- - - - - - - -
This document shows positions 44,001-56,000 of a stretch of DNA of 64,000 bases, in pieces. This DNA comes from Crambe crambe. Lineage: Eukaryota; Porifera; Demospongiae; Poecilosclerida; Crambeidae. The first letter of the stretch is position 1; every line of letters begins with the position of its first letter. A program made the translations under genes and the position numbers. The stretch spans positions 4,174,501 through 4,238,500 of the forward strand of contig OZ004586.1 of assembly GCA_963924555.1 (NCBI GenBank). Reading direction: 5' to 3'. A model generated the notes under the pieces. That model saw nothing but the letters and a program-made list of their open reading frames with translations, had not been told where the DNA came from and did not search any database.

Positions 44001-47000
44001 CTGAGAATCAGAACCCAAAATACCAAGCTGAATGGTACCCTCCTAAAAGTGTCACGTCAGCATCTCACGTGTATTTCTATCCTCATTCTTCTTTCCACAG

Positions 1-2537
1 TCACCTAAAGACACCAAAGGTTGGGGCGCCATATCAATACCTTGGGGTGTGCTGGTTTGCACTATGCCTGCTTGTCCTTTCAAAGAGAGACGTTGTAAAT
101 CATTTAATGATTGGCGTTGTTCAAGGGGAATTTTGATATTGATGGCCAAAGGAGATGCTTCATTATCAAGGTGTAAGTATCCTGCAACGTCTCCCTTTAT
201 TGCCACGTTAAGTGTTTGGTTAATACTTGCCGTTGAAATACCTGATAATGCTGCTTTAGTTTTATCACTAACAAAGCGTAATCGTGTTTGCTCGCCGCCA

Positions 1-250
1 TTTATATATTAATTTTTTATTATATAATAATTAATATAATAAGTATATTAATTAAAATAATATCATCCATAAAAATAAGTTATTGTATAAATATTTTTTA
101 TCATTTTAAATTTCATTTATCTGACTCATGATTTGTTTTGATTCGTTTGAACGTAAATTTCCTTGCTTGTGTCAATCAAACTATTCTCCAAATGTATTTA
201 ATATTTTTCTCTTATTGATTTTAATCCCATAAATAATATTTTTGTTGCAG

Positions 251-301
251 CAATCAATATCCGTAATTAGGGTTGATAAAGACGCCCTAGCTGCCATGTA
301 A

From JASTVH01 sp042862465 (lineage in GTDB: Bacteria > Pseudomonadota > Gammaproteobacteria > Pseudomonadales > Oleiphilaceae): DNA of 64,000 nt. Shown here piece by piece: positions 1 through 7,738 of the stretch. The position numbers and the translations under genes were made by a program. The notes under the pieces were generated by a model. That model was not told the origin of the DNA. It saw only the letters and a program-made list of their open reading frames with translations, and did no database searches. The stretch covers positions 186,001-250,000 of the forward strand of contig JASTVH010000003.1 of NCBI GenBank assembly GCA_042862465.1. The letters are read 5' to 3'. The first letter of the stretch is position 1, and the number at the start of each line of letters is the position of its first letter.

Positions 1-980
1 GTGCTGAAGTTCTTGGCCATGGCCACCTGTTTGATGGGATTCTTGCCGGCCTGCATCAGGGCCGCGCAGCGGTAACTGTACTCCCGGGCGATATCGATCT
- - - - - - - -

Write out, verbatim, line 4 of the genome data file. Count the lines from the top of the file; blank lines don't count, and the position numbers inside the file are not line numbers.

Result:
Positions 1-2537